The moment Rishi Sunak stepped up to make his budget speech, the nation collectively held its breath. While much had been already revealed on the extended furlough scheme and the expansion of the self-employment income support scheme, the Chancellor had reserved some announcements for the day.
The budget covered several issues of particular interest to the plumbing and heating industry, including:
- Extension of the furlough scheme until the end of September, with employees continuing to receive 80% of their wages until the scheme ends.
- Businesses using the furlough scheme will be asked to contribute 10% to wages in July and 20% in August. From September the scheme will be gradually phased out.
- The self-employment income support scheme will be extended to include a fourth and fifth grant.
- The fourth grant will cover February to April and once again be worth 80% of average trading profits up to £7,500.
- The fifth grant will cover June to August but work slightly differently. Those whose turnover has fallen by 30% or more will receive an 80% grant. Those whose turnover has fallen by less than 30% will receive a 30% grant.
- 600,000 newly self-employed workers will now be eligible for the grant as long as they submitted their 2019-2020 tax return before midnight on 2 March 2021.
- Bounce-back loans for businesses to be replaced by a new recovery loan scheme which is 80% guaranteed by the government.
- A new UK Infrastructure Bank will boost investment via green bonds, to accelerate progress to Net Zero.
- Incentive payments for hiring new apprentices (of any age) are being doubled to £3,000.
- £126m will be invested to triple the number of new traineeships.
- Stamp duty holiday to be extended until 30 September 2021.
- No raises to national insurance, income tax or VAT. However, personal tax thresholds will be frozen.
- The personal allowance will remain at £12,750 until 2026.
- The higher-rate threshold will increase to £50,270.
- The rate of corporation tax will increase for many to 25% in April 2023.
- Only businesses with profits of more than £250,000 will be taxed at the full 25% rate.
- Companies with profits of less than £50,000 will remain at 19%.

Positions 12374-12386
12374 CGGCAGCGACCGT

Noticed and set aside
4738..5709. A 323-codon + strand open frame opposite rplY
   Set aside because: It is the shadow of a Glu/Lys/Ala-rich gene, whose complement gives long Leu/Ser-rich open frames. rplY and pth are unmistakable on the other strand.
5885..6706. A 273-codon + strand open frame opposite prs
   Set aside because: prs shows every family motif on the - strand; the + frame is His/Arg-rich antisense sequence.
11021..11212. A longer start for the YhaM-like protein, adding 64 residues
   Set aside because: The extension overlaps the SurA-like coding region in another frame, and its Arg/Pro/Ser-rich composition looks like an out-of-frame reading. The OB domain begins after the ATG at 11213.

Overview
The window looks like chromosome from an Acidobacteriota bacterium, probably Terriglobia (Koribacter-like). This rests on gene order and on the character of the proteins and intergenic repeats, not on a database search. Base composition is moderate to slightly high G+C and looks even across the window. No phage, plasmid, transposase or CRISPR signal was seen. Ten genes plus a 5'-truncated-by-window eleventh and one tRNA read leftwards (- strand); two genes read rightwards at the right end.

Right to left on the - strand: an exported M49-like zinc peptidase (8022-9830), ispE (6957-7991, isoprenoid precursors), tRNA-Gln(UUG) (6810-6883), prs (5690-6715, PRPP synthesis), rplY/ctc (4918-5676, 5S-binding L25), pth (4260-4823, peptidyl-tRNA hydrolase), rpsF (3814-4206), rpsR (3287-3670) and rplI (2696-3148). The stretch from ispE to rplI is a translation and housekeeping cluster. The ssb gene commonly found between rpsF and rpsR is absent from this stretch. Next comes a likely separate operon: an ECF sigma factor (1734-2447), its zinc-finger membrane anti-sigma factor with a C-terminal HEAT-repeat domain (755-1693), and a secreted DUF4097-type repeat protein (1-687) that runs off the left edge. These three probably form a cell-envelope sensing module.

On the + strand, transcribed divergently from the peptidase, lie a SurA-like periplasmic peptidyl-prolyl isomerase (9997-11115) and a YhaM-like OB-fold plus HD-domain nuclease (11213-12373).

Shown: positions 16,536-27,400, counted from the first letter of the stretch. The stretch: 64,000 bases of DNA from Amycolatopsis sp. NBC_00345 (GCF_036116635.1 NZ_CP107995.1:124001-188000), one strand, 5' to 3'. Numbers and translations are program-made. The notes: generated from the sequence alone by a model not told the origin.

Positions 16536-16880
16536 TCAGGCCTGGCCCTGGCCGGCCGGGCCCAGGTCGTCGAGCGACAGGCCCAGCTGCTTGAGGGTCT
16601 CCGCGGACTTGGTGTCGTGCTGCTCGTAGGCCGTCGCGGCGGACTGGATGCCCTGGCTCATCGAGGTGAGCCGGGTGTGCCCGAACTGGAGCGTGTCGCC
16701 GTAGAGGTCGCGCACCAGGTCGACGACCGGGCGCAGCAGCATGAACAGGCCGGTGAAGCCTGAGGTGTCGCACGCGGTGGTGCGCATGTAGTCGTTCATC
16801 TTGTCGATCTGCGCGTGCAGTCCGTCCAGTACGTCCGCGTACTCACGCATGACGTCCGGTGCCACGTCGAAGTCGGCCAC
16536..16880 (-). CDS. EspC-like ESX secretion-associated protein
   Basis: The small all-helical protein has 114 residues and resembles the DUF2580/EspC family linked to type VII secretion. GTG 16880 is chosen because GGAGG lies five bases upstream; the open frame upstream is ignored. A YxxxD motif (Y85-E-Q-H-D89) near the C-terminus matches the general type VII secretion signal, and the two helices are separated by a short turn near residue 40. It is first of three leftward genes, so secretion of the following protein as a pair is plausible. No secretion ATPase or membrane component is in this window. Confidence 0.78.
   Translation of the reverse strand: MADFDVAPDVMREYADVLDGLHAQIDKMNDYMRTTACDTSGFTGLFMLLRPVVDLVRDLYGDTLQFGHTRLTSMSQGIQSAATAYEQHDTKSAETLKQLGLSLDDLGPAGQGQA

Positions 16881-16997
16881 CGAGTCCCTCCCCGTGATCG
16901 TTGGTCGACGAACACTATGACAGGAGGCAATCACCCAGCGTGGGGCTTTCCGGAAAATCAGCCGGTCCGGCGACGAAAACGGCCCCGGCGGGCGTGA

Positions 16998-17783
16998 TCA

- Eight freeports to be introduced to help boost the economy, with tax breaks to encourage construction, private investment and job creation.
Kevin Wellman, CEO of the Chartered Institute of Plumbing & Heating Engineering (CIPHE) has largely welcomed the budget announcement, “The Chancellor’s budget has business in mind and the continuation of the furlough scheme indicates that minimising unemployment remains critical. We are encouraged to see further support for the self-employed and SMEs, especially for the 600,000 newly self-employed who missed out on support over the last 12-months.
“As unemployment has risen, it is encouraging that incentives to employ older apprentices are now on a level playing field with their younger counterparts. The £3,000 payment is a step in the right direction, but as ever we would urge government to push further to help SMEs in developing the next generation of the workforce. This is needed with urgency in the plumbing and heating industry as it focuses on its contribution to the government’s net-zero commitments. Detail on how green bonds can further support this will be welcomed.”
“Overall, the budget looks good for the industry, with the announced super deduction on investment in plant and machinery assets particularly attractive for manufacturing and even more so in an industry undergoing significant change. The stamp duty holiday extension should release funds for homeowners to work on their property, giving a welcome boost of demand for the industry.”
However, there were some areas that left Kevin feeling less positive, “We would have liked to have seen further, dedicated support for the fuel and water poor. The impact of isolation and its relationship with public services has rarely been brought into sharper focus than in 2020 so it is hoped that an announcement is still to come about their protection. Equally, the freeze on national insurance, income tax and VAT is tempered by the same on the personal allowance. While the rise in corporation tax is not unexpected, the overall picture is one of wider future tax rises. While the budget is aimed at economic recovery, it’s very clear we’ll be paying for the pandemic for years to come. Now must be about ensuring the country is best placed to respond and to support its citizens when the next crisis emerges.”